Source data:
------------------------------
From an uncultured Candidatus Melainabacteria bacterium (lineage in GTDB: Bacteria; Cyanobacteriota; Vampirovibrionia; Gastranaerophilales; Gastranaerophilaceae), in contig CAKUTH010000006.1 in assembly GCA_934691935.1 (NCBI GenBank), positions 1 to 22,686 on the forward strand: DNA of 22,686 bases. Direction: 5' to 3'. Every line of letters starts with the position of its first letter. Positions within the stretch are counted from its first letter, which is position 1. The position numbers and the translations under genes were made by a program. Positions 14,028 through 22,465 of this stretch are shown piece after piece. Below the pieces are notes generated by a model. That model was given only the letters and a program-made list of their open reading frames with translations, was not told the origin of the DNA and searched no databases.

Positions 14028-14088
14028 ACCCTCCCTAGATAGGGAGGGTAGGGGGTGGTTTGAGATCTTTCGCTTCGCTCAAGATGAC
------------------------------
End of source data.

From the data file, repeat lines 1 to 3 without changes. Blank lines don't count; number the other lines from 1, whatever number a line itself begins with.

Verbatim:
From an uncultured Candidatus Melainabacteria bacterium (lineage in GTDB: Bacteria; Cyanobacteriota; Vampirovibrionia; Gastranaerophilales; Gastranaerophilaceae), in contig CAKUTH010000006.1 in assembly GCA_934691935.1 (NCBI GenBank), positions 1 to 22,686 on the forward strand: DNA of 22,686 bases. Direction: 5' to 3'. Every line of letters starts with the position of its first letter. Positions within the stretch are counted from its first letter, which is position 1. The position numbers and the translations under genes were made by a program. Positions 14,028 through 22,465 of this stretch are shown piece after piece. Below the pieces are notes generated by a model. That model was given only the letters and a program-made list of their open reading frames with translations, was not told the origin of the DNA and searched no databases.

Positions 14028-14088
14028 ACCCTCCCTAGATAGGGAGGGTAGGGGGTGGTTTGAGATCTTTCGCTTCGCTCAAGATGAC